There will also be free noon-hour life drawing sessions every weekday beginning Thursday, March 3 through Friday March 18 at the Roundhouse Exhibition Hall. Practice your drawing skills and let your creativity be inspired by dancers and life models posing in either costumes or plain clothes.
These public sessions, presented in partnership with the Roundhouse Community Arts and Recreation Centre, are open to all skill levels, are free, and require no pre-registration. Sketching paper, pencils, and other supplies are available for participants to borrow, courtesy of a generous donation by Opus Art Supplies.
Bau-Xi Gallery is pleased to present WASHED by Water,a group exhibition centered on the theme of water.
“The water understands Civilization well” famously states Ralph Waldo Emerson in his seminal poem, Water about the independence, transcendence, and spiritual union of water and society in the nineteenth century. An essential life giving element that is as precious a commodity as it is a dangerous and volatile source of destruction, water has an ever more complicated relationship with civilization today. If once, society valued the element for hydration, ablution, regeneration and transportation, water has become an inexplicable source of power rife with political, financial and environmental contention. Never has society better understood the importance of water and simultaneously taken it for granted.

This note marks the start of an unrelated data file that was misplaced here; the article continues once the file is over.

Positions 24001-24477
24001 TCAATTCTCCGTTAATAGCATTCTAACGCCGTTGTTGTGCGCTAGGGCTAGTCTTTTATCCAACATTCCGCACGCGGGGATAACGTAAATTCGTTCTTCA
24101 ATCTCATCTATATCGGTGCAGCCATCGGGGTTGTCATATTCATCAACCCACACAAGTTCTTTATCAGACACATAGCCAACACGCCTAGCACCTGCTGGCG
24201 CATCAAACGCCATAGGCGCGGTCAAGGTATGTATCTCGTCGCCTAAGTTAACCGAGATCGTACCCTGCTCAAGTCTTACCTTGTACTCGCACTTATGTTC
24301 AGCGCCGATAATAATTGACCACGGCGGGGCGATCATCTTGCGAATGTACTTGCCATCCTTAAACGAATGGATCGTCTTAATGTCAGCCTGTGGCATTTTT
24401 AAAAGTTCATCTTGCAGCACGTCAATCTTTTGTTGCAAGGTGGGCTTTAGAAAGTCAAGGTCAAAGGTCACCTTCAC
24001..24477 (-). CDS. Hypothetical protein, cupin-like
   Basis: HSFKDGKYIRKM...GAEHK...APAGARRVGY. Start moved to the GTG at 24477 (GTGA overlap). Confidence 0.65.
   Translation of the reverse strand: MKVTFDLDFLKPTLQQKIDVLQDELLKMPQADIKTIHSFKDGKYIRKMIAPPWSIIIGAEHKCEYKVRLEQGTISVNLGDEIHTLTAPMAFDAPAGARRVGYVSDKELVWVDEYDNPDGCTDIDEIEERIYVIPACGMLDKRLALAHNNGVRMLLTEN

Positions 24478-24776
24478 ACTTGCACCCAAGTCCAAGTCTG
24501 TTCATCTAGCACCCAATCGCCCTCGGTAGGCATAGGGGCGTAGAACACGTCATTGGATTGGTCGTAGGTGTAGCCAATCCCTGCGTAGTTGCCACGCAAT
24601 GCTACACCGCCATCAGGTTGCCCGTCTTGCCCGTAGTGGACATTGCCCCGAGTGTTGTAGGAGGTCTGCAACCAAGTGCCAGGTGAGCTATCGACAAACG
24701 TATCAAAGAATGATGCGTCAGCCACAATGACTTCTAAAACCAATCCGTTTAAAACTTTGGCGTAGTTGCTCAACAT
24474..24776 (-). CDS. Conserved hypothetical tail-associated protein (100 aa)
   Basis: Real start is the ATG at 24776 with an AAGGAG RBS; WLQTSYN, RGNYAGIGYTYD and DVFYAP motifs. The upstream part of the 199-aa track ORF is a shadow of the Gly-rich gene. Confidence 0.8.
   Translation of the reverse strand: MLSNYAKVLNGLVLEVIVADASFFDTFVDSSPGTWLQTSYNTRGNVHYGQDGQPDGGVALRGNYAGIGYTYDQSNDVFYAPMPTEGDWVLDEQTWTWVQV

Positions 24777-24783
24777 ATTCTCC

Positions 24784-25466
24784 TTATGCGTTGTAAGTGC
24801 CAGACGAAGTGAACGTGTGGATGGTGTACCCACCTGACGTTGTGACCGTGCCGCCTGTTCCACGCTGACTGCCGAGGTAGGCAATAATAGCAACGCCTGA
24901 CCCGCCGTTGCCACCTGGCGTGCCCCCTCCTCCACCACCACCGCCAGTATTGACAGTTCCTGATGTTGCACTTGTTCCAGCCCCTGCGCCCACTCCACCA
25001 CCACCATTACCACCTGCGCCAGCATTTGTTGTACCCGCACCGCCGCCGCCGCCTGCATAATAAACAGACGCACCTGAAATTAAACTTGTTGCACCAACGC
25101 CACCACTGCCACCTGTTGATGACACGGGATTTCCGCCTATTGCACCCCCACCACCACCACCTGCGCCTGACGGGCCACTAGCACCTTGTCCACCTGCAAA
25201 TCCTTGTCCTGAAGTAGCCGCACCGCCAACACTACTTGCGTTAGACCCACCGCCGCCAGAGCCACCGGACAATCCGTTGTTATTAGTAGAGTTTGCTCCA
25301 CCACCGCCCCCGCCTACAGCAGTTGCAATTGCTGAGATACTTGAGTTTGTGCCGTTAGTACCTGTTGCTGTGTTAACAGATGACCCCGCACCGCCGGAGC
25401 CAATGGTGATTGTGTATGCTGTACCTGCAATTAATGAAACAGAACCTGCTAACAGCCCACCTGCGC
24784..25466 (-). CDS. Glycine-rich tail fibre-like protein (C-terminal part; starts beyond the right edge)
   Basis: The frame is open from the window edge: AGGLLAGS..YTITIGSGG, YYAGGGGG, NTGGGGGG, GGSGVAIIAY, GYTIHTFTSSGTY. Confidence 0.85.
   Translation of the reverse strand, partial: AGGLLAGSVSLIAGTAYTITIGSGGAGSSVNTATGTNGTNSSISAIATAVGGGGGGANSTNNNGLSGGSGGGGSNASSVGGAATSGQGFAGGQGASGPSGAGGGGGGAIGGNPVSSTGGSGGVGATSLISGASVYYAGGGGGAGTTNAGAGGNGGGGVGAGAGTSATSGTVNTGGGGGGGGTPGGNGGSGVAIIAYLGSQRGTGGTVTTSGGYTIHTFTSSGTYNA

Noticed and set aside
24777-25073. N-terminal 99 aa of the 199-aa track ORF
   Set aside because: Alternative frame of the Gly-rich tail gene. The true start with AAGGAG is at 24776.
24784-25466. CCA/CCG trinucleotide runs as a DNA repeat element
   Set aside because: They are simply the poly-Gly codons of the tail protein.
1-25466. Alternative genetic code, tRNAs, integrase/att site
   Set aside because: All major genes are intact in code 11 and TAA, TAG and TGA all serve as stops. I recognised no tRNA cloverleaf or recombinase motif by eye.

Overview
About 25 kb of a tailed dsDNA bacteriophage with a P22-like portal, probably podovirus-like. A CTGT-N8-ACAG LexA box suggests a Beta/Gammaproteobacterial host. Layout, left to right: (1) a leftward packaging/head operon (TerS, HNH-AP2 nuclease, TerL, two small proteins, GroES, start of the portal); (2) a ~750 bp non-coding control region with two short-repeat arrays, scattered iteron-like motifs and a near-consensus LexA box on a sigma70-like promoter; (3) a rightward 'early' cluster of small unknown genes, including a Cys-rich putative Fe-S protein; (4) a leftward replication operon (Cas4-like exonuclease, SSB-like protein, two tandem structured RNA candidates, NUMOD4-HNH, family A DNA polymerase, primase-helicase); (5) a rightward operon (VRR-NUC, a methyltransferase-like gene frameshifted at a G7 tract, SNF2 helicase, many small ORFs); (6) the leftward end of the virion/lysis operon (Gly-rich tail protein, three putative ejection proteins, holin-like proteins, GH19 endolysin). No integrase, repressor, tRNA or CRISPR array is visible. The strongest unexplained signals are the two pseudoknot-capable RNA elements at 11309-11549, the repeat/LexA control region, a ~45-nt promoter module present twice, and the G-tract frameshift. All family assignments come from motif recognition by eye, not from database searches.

WASHED by Water will explore the metaphorical, environmental, material significance of water and bodies of water as they inform visual culture in the twenty-first century. Artists will look at the different formations water takes and offer work that comments on their own unique relationship with the element. Special attention will be paid to depicting the aesthetic quality of the element – how to capture its various color, its fluidity and its ability to reflect light.